UPS Cuts Third-Quarter Earnings Estimate
UPS, Atlanta, now expects to earn 45 to 48 cents per share, down from an earlier lowered estimate of 52 to 55 cents per share.
UPS said it was on track to reach the earlier estimate but that volume declined more than 10 percent the week of the attacks. Though shipping levels have rebounded, volume has not yet returned to early September levels, particularly in the air operations and internationally.
"UPS maintained operations through its ground network, with our people doing whatever it took to provide service to our customers," said Scott Davis, UPS' chief financial officer. "We were able to move the majority of air packages via this network, but the grounding of our air fleet significantly affected normal operations."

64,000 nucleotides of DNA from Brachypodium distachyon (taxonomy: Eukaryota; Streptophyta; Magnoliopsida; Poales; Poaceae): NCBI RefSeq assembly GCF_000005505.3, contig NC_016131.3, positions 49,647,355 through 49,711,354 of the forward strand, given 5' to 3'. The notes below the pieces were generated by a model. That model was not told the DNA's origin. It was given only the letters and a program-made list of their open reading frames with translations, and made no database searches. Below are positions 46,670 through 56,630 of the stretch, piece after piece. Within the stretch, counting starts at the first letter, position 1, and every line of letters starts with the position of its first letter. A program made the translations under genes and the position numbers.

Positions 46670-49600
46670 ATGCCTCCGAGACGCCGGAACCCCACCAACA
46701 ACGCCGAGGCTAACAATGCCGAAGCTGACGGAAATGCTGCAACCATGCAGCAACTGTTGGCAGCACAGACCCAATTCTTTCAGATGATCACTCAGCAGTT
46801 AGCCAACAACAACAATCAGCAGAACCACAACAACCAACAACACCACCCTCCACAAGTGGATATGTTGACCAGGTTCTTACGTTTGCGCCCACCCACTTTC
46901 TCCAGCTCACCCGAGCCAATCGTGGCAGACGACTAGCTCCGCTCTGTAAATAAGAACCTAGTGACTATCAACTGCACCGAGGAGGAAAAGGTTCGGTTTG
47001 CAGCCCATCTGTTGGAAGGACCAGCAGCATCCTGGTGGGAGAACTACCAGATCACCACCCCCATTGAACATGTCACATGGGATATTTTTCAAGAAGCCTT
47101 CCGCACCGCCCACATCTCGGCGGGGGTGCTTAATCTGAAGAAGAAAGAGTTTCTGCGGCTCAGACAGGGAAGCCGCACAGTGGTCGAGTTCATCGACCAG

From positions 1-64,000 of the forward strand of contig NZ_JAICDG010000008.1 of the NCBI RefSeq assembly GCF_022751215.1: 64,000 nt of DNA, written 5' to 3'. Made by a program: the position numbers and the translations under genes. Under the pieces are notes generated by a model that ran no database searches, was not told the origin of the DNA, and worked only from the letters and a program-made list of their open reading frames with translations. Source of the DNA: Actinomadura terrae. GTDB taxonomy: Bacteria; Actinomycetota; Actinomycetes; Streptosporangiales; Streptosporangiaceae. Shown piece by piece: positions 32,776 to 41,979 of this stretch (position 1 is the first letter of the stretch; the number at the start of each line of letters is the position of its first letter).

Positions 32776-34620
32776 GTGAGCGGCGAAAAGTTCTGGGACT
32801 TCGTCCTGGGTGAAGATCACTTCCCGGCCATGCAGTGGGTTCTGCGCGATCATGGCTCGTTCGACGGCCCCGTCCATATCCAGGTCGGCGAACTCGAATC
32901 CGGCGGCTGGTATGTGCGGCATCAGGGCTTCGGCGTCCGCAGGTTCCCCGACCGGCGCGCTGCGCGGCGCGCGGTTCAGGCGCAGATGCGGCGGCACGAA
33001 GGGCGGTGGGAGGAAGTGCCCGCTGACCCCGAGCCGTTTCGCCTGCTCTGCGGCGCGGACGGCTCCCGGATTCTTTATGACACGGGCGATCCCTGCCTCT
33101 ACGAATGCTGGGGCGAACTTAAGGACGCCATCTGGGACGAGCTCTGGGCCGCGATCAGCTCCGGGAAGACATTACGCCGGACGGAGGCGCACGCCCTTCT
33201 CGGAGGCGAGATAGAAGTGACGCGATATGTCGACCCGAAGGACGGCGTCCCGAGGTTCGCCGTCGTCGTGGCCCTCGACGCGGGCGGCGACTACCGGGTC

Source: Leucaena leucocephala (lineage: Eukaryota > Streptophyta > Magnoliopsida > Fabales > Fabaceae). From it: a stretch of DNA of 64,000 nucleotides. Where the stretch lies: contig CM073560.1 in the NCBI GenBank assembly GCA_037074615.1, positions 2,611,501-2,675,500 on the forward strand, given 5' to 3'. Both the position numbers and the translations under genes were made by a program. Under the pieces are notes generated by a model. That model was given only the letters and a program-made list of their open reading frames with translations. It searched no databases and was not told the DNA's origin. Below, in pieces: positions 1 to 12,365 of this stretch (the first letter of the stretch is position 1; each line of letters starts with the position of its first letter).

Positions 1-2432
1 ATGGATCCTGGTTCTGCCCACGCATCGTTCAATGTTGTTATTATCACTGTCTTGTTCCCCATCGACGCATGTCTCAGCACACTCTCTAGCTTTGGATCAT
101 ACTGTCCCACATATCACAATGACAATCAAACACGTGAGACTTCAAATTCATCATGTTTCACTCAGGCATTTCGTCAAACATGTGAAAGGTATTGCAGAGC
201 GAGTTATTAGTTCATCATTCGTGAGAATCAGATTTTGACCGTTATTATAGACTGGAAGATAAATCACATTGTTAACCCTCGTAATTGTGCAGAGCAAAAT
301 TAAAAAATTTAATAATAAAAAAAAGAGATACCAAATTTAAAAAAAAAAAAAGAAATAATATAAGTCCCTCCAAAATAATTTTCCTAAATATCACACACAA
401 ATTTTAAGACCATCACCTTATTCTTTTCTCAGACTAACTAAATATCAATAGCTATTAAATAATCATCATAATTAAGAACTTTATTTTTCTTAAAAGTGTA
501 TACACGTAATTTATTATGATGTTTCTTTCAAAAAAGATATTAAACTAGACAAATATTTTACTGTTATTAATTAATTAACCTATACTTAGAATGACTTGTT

Davis said that the financial cost to UPS from the attacks would be about $130 million for the quarter.
UPS does not expect to get much help from the Airline Stabilization Act, which was enacted after the attacks and provides $15 billion in aid to U.S. air carriers to help prevent bankruptcies and minimize other financial hardships. A company spokesman said only $500 million will go to cargo airlines and that UPS will receive "only a fraction" of that amount.
UPS will announce its third-quarter results Oct. 18.